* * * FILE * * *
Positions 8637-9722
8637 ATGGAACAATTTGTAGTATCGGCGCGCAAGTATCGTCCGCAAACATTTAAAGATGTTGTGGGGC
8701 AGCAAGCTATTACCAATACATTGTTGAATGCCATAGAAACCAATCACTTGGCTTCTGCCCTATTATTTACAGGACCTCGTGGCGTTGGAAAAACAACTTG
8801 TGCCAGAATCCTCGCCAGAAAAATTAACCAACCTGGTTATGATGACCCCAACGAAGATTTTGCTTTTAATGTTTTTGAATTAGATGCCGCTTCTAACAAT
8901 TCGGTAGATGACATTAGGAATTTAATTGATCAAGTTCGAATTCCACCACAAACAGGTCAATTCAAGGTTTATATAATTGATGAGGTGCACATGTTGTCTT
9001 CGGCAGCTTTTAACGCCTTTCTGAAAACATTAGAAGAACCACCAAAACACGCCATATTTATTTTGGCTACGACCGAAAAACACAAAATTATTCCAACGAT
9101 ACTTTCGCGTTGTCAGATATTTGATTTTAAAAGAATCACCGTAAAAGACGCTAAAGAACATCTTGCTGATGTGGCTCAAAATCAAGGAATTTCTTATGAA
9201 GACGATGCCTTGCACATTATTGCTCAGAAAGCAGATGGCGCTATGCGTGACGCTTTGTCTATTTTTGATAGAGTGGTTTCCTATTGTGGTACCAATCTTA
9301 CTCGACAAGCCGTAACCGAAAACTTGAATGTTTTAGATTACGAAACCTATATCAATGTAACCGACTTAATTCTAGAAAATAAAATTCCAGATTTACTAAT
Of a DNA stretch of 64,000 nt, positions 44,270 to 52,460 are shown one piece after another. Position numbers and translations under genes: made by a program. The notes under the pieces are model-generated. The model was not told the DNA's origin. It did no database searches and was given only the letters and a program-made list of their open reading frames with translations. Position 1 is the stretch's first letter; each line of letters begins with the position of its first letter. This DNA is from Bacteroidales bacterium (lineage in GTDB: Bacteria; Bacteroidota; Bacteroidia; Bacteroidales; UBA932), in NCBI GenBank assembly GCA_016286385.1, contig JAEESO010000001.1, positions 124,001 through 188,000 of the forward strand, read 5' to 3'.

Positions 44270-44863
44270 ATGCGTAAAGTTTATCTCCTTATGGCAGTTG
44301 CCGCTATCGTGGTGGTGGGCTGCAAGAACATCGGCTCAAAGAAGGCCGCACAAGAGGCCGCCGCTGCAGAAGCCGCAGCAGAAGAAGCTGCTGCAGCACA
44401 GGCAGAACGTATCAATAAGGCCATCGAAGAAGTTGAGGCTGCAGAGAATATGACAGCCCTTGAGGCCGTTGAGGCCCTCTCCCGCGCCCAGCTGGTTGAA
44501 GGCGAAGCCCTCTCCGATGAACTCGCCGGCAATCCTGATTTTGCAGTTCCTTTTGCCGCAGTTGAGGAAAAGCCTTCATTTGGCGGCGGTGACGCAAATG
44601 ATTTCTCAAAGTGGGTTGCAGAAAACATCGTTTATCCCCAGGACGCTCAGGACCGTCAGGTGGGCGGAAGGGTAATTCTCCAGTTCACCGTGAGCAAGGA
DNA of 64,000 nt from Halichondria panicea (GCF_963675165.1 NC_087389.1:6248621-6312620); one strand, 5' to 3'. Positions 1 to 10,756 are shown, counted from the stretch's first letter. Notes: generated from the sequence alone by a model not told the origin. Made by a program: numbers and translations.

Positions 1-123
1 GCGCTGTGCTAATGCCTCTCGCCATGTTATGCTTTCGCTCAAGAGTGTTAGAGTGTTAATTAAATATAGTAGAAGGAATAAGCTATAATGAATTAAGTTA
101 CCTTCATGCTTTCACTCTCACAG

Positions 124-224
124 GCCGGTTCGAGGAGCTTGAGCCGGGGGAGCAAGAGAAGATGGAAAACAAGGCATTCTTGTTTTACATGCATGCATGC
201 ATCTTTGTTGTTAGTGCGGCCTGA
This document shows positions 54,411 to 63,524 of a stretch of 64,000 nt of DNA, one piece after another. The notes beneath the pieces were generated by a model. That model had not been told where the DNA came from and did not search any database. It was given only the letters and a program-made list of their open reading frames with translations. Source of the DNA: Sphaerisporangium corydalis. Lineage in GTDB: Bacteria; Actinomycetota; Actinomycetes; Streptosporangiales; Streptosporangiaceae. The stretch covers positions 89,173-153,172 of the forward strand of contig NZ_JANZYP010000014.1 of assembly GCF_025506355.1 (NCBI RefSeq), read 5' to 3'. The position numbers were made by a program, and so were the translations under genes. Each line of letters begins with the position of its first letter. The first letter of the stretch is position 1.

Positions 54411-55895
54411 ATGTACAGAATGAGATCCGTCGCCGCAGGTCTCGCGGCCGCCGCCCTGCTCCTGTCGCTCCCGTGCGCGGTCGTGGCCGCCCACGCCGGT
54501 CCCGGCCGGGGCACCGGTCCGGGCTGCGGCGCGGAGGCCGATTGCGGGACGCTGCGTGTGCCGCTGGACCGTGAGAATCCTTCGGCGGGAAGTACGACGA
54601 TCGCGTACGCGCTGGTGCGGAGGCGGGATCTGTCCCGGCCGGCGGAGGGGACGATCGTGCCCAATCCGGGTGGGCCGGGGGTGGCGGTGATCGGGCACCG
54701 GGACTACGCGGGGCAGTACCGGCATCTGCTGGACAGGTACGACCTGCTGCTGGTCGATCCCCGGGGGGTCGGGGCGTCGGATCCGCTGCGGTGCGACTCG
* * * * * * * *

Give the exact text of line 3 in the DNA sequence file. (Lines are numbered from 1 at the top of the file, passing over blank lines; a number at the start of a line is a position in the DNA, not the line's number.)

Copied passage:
8701 AGCAAGCTATTACCAATACATTGTTGAATGCCATAGAAACCAATCACTTGGCTTCTGCCCTATTATTTACAGGACCTCGTGGCGTTGGAAAAACAACTTG